Writer/Director: Joeseph Lynch
Reviewer: Charlie Senate
Before the show lights dim, the small stage of the studio theatre is already doubly-filled: a man and a woman, sitting at opposite corners, each reading silently from a dog-eared novel. Their very separateness dominates, set the mood. But, when a third player, a girl in a red dress, joins them, that dynamic is muddled—muddled, in this case, being the operative word.
The story itself is straightforward. Richard, aptly played by Joseph Lynch, pines retrospectively in the aftermath of a recent break-up. The culprit of his ruined heart?—not the silent reader, but the girl in red: Sophie. Played by Wiebke Acton, Sophie is a vibrant eccentric, an obvious foil for Richard’s understated, sometimes uptight demeanor. Through the prism of Richard’s memory, we watch the full arc of their relationship, from its first, nervous baby-steps to its eventual, inevitable end. The silent reader from the start is actually Clare, Richard’s on-again, off-again psychiatrist, played by Tilda O’Grady, who rounds out the play with an excellent speech about the nature of memory that recasts much of the preceding action in a new light.
But, in some ways, it’s the play’s production, and not its story, that defines it, blending elements of physical theatre with light and sound effects and voiceover to produce something, at times, quite stirring—and that lends some welcome vitality to what is, ultimately, a pedestrian plotline.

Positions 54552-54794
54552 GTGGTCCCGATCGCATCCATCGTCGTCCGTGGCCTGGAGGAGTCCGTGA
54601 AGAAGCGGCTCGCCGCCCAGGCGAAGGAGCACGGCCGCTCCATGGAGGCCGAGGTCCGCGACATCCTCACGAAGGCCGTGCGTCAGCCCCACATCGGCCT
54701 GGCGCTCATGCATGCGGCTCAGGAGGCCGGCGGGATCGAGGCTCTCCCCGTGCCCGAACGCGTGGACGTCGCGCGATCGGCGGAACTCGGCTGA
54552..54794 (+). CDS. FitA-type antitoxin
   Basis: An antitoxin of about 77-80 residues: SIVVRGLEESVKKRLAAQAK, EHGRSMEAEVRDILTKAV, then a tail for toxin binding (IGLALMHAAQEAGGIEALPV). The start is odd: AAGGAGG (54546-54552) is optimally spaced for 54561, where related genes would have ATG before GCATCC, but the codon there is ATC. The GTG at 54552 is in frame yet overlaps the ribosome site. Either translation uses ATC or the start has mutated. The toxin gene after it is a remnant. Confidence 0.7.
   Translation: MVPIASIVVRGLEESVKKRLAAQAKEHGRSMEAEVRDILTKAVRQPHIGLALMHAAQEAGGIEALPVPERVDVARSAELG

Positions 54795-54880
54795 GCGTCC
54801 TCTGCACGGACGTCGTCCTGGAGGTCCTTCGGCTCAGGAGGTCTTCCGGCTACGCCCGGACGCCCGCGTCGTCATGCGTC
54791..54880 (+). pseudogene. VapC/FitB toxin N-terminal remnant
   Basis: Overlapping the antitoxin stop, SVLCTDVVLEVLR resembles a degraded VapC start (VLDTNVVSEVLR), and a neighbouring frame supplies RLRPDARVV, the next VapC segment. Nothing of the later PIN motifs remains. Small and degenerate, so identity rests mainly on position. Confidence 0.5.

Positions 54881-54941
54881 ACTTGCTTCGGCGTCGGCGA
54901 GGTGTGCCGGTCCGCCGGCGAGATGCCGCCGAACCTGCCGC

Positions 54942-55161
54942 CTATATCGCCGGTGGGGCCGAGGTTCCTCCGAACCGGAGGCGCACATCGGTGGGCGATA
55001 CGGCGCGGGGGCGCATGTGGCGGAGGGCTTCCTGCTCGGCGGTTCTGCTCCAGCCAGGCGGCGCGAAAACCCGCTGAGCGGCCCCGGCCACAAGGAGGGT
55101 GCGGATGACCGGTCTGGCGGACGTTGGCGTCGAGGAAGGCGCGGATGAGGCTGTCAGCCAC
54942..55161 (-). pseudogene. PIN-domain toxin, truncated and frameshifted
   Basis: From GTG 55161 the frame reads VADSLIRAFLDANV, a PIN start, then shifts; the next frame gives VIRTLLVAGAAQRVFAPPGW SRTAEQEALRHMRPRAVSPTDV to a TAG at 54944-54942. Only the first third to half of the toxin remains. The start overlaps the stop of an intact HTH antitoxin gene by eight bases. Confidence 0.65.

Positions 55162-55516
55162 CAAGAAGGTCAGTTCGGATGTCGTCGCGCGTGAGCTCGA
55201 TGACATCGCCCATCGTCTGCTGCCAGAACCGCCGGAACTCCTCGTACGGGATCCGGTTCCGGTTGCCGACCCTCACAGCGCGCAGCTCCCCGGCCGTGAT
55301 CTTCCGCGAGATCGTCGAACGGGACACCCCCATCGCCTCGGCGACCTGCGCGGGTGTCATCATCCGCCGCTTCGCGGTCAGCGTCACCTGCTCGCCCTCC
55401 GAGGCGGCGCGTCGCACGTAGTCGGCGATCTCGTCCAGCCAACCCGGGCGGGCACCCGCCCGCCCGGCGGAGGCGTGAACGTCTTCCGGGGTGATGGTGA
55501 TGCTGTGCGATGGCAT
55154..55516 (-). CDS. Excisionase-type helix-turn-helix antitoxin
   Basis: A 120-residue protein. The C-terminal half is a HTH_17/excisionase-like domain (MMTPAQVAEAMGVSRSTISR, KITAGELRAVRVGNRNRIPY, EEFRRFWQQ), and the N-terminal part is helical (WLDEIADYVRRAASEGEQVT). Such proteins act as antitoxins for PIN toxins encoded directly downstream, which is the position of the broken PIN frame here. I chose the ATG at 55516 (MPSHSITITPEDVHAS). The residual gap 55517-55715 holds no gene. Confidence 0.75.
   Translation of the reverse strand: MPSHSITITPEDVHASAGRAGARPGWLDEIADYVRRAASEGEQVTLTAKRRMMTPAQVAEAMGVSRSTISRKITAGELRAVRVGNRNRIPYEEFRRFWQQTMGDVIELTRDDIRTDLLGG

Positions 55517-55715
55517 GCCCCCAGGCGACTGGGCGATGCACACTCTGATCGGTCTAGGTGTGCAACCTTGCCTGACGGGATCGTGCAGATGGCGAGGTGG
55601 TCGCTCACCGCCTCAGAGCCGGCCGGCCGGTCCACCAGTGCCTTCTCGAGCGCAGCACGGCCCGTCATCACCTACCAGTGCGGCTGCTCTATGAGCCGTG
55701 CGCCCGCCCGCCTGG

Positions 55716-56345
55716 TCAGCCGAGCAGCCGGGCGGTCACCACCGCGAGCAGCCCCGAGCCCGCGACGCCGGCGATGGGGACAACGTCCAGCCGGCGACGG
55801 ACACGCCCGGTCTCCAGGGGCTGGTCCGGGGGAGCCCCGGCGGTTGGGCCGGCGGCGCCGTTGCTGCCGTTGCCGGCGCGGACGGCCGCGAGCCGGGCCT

Otherwise, the play is uneven. The romance, the impetus of the whole shebang, is fairly unpersuasive, and sometimes seems unworthy of Richard’s anguish. The erosion of the relationship, a jumble of tired vignettes, is so forgone a conclusion as to remove whatever suspense suspension-of-disbelief might have afforded. Empathy with Richard is slow to come, and Sophie, while charming, never fully materialises as a character. The result: for much of the play, the audience is left with no one, in particular, to root for. As for the potentially transformative ideas about the bias of memory, these aren’t truly treated until O’Grady’s speech near the play’s end.
But, this is balanced by some truly tender moments and some wonderful insight into the intimacy of love. Couples will recognise a few familiar scenarios and notice a few parallels, sometimes uncomfortable, between the characters and themselves. A particularly touching scene unfolds in the most modern of settings: curled up on the couch watching an episode of Game of Thrones. And, despite its ominous title, You Must Be The One To Bury Me is actually quite funny: rich with a well-timed levity that always seems to rescue a scene right before it meanders into indulgence. The play is at its best in these light-hearted, honest moments.
Overall, this may be a flawed play, but it is also an ambitious, well-acted, well-produced one that is worthy of a viewing.
Runs until Thursday, 21 January 2016.